Prolonged Excess Death Rates in the Young
In this prior post, it was shown that quarterly excess death rates for those of age 35 to 44 in the USA during Omicron variant are so high that they are bio-medically inexplicable — i.e., no conventional biological or medical explanation can explain excess deaths which are that high for that long.
This means that you have to step outside of conventional thinking to explain them.
In this update, the first 8 weeks of the third quarter of 2023 reveal a continuation of excess death among those under age 45:
In the OECD nations, only those with data for all 8 weeks, and of those, only those with at least 5 million population were included. A key reason to omit small nations is that those with under 3 million population all had wild swings back and forth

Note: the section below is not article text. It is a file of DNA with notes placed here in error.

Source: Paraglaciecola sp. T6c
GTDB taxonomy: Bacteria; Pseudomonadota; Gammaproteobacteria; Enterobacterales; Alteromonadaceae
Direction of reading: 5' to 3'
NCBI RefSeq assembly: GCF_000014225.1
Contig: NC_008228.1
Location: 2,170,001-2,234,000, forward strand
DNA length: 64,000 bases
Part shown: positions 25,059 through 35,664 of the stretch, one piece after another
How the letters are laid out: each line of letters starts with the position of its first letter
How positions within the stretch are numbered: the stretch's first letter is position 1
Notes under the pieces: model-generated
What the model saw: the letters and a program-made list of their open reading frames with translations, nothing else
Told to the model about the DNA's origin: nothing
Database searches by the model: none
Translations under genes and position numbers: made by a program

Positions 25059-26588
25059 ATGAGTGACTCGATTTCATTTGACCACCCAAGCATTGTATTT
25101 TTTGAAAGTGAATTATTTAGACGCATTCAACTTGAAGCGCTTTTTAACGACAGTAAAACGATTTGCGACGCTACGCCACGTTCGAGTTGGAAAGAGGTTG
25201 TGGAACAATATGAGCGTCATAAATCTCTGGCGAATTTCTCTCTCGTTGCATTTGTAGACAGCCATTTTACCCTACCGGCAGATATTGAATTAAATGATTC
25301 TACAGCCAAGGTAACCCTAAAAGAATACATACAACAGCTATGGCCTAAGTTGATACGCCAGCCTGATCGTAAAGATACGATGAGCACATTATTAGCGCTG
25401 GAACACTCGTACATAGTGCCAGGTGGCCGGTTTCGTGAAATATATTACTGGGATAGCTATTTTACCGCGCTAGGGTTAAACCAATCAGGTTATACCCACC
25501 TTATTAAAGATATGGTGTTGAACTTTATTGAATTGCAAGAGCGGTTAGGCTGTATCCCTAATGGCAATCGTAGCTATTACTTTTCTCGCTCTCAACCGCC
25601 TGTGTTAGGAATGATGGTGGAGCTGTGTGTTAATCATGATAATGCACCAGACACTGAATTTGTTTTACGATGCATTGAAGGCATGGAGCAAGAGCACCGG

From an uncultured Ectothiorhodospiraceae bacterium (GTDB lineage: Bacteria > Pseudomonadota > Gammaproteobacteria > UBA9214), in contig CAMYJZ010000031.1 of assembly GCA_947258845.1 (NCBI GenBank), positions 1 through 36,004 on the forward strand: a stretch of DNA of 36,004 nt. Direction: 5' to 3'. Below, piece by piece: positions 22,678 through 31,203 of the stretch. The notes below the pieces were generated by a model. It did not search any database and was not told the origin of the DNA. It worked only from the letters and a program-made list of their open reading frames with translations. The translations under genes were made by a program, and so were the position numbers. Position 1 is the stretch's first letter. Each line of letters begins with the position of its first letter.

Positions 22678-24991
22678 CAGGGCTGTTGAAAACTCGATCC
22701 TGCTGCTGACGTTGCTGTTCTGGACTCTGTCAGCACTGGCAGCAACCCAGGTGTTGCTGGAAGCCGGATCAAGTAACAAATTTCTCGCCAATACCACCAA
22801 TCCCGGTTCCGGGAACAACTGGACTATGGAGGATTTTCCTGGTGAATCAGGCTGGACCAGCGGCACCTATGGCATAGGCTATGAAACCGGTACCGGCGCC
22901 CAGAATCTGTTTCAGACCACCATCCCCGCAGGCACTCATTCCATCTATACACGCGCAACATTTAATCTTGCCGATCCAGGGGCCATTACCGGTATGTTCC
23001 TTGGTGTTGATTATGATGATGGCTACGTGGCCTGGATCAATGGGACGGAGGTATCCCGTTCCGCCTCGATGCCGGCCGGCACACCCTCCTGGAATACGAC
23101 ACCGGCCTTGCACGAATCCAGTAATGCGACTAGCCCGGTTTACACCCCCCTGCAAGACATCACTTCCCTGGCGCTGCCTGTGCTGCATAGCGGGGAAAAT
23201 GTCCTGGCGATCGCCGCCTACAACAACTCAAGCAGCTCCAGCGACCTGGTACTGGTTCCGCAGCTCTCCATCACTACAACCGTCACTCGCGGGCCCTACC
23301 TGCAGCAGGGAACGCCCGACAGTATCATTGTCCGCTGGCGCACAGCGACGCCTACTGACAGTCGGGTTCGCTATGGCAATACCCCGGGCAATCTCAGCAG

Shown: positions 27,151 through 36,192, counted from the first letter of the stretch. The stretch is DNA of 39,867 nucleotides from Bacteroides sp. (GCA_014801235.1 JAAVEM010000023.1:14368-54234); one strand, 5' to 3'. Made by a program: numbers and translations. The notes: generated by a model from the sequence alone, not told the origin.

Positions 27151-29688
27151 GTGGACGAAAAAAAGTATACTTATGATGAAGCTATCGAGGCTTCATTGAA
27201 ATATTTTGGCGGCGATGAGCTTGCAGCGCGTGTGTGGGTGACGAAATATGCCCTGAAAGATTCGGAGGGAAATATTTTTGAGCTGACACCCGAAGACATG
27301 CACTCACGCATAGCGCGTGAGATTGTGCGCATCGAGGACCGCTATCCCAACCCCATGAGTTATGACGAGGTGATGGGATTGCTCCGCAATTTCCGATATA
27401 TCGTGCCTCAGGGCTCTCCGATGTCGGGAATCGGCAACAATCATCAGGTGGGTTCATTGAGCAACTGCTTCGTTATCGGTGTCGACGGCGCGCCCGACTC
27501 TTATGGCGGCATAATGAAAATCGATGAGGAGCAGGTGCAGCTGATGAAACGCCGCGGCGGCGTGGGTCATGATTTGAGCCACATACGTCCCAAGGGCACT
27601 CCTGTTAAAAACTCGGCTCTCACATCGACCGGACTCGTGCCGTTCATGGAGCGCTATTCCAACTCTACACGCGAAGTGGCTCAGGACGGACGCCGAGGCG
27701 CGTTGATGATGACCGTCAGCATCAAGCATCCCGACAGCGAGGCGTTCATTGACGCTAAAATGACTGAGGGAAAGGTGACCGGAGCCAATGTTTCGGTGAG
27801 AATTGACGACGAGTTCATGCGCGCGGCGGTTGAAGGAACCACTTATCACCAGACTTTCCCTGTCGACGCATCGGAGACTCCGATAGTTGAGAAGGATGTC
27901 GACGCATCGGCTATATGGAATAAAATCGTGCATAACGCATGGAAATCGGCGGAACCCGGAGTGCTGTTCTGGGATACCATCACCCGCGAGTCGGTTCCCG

As an example using Slovenia (2023 population of 2.1 million), the Week 27 excess death rate in the young was -203%, while, in the very next week (Week 28), it was +164% — a back-to-back swing in excess death of an astonishing 367% in total.
In contrast, nations with over 5 million people had weekly excess rates more stable.
The worst places for the young were Austria, Finland, Norway, and the USA. For the USA, the average out of all 8 weeks was 14%, but weekly excess death rates were falling, beginning with Week 27 excess death of 20%.
Belgium, Czechia, Hungary, and Italy all had excessively-low excess death among the young, and it was so excessively-low that it suggests a “pull-forward effect” (youthful persons dying off by so much before, that not many youthful persons remained at risk of death during these 8 weeks).
Something has been killing off the young in large numbers, and the proper thing to do is to begin an official investigation.